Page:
“Things started to improve in the second week. By the end of the course, I could make boutonnieres and corsages, hand-tied bouquets and arrangements. I became an expert in the different flowers and learned which colours go best together. And I developed an aesthetic: I like an asymmetrical, whimsical, bohemian style using seasonal, local flowers.

“After the course was done, I started my apprenticeship at Hill’s Florist. Lisa’s grandfather opened the shop in 1933, then her dad took over before passing on the business to her in 1999. She’s been working in the shop since high school. She’s a real master, and I’ve watched her handle every angle of the business. She brought me to wholesalers and to the Ontario Food Terminal to pick fresh flowers. I learned how to rehydrated bulk flowers that were shipped to the store in a box. Lisa is a great teacher. She’s been so patient with me.

“My first day on the job, my old co-worker at TD phoned in an order for a big bouquet of roses and lilies for his wife’s birthday. He was so excited to place the order with me. He said, ‘I want you to make it.” Over the next two months at the flower shop, I found I was happy, relaxed and fulfilled in my work. I love dealing directly with the customers. They’re often there for personal life events—mostly happy ones, like birthdays and anniversaries, but also sad occasions, like sending condolences for losing a family member or pet. I also enjoy putting work behind me at the end of day. My work is done once I leave the shop.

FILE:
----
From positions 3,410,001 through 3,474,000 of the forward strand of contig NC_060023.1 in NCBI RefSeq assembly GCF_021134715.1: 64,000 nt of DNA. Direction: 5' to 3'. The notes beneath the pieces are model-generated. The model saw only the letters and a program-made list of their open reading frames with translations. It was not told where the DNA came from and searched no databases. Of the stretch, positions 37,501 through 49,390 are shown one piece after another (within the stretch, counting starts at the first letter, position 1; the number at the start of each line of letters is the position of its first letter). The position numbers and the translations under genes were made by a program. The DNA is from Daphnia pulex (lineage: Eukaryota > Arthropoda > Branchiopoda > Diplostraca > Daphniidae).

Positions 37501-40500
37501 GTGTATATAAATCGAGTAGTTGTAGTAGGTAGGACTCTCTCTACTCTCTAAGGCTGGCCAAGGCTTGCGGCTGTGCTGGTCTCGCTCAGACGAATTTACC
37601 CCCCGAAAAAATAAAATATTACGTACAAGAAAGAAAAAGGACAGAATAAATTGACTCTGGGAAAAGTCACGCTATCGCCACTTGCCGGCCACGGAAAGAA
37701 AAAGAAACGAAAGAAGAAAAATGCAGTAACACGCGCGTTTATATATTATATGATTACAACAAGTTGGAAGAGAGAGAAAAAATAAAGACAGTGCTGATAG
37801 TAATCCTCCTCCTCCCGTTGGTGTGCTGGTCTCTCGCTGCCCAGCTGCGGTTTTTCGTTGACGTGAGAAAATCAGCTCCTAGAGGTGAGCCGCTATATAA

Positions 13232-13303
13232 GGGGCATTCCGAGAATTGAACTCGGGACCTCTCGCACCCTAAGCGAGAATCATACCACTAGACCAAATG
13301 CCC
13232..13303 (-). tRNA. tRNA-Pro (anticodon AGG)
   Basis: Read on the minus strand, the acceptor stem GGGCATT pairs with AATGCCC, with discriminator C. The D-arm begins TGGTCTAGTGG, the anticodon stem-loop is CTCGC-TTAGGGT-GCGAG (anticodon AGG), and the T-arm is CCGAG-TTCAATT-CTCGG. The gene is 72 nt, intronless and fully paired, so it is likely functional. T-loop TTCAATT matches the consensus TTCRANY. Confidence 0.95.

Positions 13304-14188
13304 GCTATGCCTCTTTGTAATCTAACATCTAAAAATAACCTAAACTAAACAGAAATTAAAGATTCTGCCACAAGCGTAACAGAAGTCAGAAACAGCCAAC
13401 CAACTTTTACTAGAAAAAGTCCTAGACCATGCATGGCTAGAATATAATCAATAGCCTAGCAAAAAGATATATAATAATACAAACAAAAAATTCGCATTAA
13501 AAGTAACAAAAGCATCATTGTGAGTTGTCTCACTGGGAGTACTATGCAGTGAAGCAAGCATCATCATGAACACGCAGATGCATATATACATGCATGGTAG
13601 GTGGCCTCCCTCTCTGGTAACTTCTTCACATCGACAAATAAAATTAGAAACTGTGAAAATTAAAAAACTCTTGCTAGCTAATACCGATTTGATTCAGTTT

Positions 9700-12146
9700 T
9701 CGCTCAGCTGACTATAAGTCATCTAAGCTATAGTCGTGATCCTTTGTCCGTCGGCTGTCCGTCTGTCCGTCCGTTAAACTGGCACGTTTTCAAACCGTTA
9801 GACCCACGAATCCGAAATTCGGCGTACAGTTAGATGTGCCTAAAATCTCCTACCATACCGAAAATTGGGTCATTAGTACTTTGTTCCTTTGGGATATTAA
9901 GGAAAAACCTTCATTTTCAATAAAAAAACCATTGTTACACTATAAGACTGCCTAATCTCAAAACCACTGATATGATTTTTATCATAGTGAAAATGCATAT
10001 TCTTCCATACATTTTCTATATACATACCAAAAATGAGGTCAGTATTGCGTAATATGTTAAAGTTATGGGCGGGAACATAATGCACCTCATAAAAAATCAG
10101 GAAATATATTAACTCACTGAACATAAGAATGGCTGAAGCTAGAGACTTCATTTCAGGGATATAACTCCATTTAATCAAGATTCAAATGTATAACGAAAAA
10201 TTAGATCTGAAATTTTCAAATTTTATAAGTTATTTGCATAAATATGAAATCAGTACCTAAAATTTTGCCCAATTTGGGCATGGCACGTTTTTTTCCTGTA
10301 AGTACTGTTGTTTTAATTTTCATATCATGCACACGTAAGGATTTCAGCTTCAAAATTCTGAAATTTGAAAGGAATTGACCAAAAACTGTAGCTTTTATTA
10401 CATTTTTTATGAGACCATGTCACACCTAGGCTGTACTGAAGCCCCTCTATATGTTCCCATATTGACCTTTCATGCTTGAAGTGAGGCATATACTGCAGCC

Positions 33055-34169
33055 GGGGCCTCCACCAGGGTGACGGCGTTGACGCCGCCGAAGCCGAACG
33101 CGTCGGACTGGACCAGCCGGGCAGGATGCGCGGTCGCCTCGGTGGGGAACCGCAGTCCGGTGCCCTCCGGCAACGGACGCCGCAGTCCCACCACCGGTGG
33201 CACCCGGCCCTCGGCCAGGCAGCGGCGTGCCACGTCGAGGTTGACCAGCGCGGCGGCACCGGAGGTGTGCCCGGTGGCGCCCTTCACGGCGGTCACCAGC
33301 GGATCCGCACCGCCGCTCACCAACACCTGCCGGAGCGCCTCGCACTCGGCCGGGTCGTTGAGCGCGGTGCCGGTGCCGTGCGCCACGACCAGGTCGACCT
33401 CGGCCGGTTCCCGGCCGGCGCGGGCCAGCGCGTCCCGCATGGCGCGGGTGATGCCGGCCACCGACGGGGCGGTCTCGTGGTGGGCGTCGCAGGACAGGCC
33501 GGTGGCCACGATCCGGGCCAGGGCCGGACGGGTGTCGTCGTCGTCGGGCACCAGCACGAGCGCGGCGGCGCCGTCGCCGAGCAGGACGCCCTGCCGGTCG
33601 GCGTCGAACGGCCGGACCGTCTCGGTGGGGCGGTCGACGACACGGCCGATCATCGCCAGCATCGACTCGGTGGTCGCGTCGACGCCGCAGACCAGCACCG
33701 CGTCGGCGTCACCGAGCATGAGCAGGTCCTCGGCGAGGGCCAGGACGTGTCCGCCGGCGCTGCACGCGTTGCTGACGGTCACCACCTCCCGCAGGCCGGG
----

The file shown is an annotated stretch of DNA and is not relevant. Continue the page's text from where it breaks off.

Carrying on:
“By the end of my apprenticeship, I could handle any of the orders that come in for bouquets or arrangements. I just started on payroll at Hill’s in mid-October. I work about 30 hours a week—every weekday morning and some afternoons and Saturdays. The mornings are usually the busiest, so we’re both in the shop processing orders, creating arrangements and sending them out with a delivery service. The afternoons are quieter, so our plan is to alternate days off. I’m earning $17 an hour as a junior designer. For me, this was about finding something that jazzes me. I know how lucky and privileged I am—most people can’t leave careers they stop loving. I’m fortunate to have the chance to pursue something creative and satisfying.

“I’m not sure what the future holds for me. If I continue doing exactly what I’m doing right now at Hill’s, I’m cool with that. If I get to buy a shop and put my own angle on things, that would be exciting too. I’ll probably do this for the next 10 years until I retire. Working as a florist has taught me to stay in the moment. These arrangements are beautiful, but they’re fleeting. They don’t last longer than a week. So you just have to pause and enjoy them. I love that about flowers.”